Meet Me @ The Altar – ‘Model Citizen’ EP review: pop-punkers refine the genre’s signature moves

A far-cry from the scene’s stale outlook during its heady days, the trio offer a fresh perspective and fierce playing

Pop-punk has been due a modern upgrade since, well, forever, but very few would have been able to predict just how healthy the scene looks in 2021. Significantly more diverse and optimistic than its chino-shorted, casually-misogynist ‘00s iteration, the pop-punk of now feels like a long-awaited rewriting of history, a world where the influence of Avril Lavigne and Fefe Dobson is openly acknowledged, where there’s less fan tension about what ‘wave’ fits where, and where a teenage group like The Linda Lindas can go viral for sticking it to racist, sexist boys. Women and non-binary artists have fought their way to the front of the moshpit on masse – and they’re not giving up their place at the barrier anytime soon.

Meeting online and forging their own sense of community, Meet Me @ The Altar are a trio who have thrived during the pandemic, taking one song of friendship – ‘Garden’ – and using it as an emblem of the new world order. As a result, their first EP for Fueled By Ramen [Paramore, Fall Out Boy] acts as a cohesive celebration of everything that is great about pop-punk — crunchy riffs, heartfelt vocals, the sonic stimulation to run out and buy a skateboard — but with enough touches of their own style.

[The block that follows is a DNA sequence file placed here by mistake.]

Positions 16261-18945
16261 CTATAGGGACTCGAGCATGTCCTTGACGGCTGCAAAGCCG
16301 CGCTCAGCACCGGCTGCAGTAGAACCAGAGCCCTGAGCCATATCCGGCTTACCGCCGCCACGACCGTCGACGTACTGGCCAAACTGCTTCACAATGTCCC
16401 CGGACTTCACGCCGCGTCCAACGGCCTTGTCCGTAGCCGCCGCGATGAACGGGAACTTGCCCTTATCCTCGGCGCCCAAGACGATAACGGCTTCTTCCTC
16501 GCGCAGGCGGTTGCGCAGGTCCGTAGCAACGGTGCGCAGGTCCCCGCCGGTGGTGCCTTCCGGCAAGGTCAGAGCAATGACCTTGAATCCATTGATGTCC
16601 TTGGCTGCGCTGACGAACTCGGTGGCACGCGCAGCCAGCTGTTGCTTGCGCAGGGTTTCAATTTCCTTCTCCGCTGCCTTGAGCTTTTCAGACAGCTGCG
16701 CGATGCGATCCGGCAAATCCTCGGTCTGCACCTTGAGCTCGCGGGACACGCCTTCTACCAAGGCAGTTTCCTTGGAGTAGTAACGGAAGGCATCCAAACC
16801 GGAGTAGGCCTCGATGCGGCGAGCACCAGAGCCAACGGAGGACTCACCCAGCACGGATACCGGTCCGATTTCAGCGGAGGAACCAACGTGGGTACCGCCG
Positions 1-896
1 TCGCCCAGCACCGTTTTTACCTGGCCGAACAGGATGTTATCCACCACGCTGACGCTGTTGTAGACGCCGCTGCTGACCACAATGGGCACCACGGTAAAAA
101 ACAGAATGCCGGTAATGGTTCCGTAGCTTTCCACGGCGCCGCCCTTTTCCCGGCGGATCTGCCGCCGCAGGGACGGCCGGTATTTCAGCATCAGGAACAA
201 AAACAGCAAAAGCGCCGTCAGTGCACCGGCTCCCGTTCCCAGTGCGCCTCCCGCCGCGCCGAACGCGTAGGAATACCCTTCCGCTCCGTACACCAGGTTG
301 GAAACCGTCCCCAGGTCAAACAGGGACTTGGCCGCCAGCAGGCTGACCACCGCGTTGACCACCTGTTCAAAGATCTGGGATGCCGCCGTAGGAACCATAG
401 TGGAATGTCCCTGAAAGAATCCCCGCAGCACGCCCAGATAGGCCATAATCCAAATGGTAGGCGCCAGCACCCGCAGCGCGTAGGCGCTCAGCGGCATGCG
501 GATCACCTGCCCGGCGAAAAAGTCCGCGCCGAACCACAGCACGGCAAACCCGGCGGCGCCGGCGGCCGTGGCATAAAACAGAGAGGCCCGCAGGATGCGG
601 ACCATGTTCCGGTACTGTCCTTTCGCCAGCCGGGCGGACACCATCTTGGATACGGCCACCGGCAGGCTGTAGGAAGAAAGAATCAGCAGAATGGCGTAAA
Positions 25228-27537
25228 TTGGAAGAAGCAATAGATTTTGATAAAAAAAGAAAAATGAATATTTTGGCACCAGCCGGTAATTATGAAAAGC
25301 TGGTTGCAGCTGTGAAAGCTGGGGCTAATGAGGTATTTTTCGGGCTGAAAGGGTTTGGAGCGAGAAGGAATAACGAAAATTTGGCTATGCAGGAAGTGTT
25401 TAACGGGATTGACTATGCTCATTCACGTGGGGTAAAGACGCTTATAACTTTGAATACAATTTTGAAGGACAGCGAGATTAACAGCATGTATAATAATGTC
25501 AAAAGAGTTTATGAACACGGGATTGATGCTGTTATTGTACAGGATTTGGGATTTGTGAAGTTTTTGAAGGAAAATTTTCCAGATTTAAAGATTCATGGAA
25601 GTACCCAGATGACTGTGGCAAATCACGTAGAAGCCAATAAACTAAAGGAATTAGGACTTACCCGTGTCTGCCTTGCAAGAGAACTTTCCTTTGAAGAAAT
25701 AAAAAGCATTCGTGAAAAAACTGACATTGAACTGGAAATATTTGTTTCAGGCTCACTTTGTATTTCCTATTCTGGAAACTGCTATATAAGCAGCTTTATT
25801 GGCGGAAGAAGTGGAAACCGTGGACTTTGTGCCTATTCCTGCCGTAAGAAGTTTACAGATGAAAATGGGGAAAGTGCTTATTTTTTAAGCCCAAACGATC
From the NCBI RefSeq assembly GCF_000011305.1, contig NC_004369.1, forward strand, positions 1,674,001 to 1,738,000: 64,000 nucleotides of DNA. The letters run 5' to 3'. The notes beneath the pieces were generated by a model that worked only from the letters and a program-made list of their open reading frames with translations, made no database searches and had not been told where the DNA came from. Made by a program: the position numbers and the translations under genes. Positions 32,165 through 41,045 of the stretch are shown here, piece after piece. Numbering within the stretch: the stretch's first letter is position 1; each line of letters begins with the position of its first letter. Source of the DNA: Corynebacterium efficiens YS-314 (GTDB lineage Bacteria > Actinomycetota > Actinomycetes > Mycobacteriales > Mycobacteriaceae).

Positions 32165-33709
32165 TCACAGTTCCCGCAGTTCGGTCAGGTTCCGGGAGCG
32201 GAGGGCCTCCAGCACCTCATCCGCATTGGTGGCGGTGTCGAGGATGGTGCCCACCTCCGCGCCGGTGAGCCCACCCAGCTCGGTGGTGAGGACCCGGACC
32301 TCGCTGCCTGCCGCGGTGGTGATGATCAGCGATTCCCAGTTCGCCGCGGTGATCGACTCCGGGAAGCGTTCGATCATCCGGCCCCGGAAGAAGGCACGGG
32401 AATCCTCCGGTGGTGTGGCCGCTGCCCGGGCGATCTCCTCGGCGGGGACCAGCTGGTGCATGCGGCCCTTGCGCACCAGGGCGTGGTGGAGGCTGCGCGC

By way of modernisation, MM@TA’s hopeful lyrics are intrinsic to their appeal. “It’s not just luck ’cause I see all my troubles fading away”, lead vocalist Edith Johnson sings on the lively ‘Brighter Days’, the perfect thematic continuation to ‘Garden’, while ‘Feel A Thing’ and ‘Never Gonna Change’ go heavier on the emo feels without forgoing the catchy choruses.

’Now Or Never’ – the jewel in their studded belt – sounds like it’ll be a hell of a lot of fun to perform live, with a slow-murmured bridge and an explosive chorus that shares the same lifeblood as labelmates Paramore’s ’That’s What You Get’. Hayley Williams comparisons are inevitable and, perhaps, lazy, but they are testament to both the bands’ current skill level and their potential for further growth. When Twilight gets its inevitable Gen-Z reboot, we know who would be a shoe-in for the soundtrack.

The pop-punk revival so far may have platformed big-budget solo artists – including Willow, Machine Gun Kelly, and Olivia Rodrigo – but with ‘Model Citizen’, Meet Me @ The Altar prove there is still nothing quite like rocking out with your best mates, and confronted with the burden that they are what so many needed as younger fans, the weight on their shoulders could have been too heavy to bare. But to constantly tie them to the regrets of yesteryear is to deny what is painfully obvious; ‘Model Citizen’ is the work of a band who are absolutely for the now. Mom, this pop-punk thing definitely isn’t just a phase.


meet me at the altar 2021

  • Release date: August 13
  • Record label: Fueled By Ramen

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